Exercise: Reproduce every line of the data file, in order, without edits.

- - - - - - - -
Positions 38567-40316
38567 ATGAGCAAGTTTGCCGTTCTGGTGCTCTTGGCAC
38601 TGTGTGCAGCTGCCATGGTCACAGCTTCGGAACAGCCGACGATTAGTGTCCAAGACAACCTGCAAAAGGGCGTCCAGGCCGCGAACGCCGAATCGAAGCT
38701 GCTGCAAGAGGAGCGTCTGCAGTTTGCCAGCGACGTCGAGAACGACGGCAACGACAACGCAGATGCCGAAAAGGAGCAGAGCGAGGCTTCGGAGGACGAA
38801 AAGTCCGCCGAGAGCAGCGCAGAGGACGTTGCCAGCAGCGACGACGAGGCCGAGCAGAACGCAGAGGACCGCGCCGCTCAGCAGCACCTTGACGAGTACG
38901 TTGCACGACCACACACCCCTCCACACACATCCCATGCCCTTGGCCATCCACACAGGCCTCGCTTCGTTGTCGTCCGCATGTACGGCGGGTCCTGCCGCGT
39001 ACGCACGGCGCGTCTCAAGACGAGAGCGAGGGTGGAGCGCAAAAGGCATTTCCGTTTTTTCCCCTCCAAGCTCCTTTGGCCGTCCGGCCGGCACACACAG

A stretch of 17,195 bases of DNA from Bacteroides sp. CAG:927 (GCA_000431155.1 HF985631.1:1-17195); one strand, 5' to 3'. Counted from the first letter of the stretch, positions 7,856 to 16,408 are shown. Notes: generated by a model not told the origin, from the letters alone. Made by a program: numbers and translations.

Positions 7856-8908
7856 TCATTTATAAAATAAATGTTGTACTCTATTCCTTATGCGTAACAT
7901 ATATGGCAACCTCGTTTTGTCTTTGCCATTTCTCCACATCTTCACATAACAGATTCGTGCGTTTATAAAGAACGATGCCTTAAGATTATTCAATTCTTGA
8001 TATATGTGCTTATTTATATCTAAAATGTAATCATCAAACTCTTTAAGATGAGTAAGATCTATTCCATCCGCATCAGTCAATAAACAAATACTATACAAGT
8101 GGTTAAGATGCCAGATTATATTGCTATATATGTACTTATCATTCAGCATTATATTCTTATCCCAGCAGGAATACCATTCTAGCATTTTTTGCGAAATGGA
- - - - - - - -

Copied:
Positions 38567-40316
38567 ATGAGCAAGTTTGCCGTTCTGGTGCTCTTGGCAC
38601 TGTGTGCAGCTGCCATGGTCACAGCTTCGGAACAGCCGACGATTAGTGTCCAAGACAACCTGCAAAAGGGCGTCCAGGCCGCGAACGCCGAATCGAAGCT
38701 GCTGCAAGAGGAGCGTCTGCAGTTTGCCAGCGACGTCGAGAACGACGGCAACGACAACGCAGATGCCGAAAAGGAGCAGAGCGAGGCTTCGGAGGACGAA
38801 AAGTCCGCCGAGAGCAGCGCAGAGGACGTTGCCAGCAGCGACGACGAGGCCGAGCAGAACGCAGAGGACCGCGCCGCTCAGCAGCACCTTGACGAGTACG
38901 TTGCACGACCACACACCCCTCCACACACATCCCATGCCCTTGGCCATCCACACAGGCCTCGCTTCGTTGTCGTCCGCATGTACGGCGGGTCCTGCCGCGT
39001 ACGCACGGCGCGTCTCAAGACGAGAGCGAGGGTGGAGCGCAAAAGGCATTTCCGTTTTTTCCCCTCCAAGCTCCTTTGGCCGTCCGGCCGGCACACACAG

A stretch of 17,195 bases of DNA from Bacteroides sp. CAG:927 (GCA_000431155.1 HF985631.1:1-17195); one strand, 5' to 3'. Counted from the first letter of the stretch, positions 7,856 to 16,408 are shown. Notes: generated by a model not told the origin, from the letters alone. Made by a program: numbers and translations.

Positions 7856-8908
7856 TCATTTATAAAATAAATGTTGTACTCTATTCCTTATGCGTAACAT
7901 ATATGGCAACCTCGTTTTGTCTTTGCCATTTCTCCACATCTTCACATAACAGATTCGTGCGTTTATAAAGAACGATGCCTTAAGATTATTCAATTCTTGA
8001 TATATGTGCTTATTTATATCTAAAATGTAATCATCAAACTCTTTAAGATGAGTAAGATCTATTCCATCCGCATCAGTCAATAAACAAATACTATACAAGT
8101 GGTTAAGATGCCAGATTATATTGCTATATATGTACTTATCATTCAGCATTATATTCTTATCCCAGCAGGAATACCATTCTAGCATTTTTTGCGAAATGGA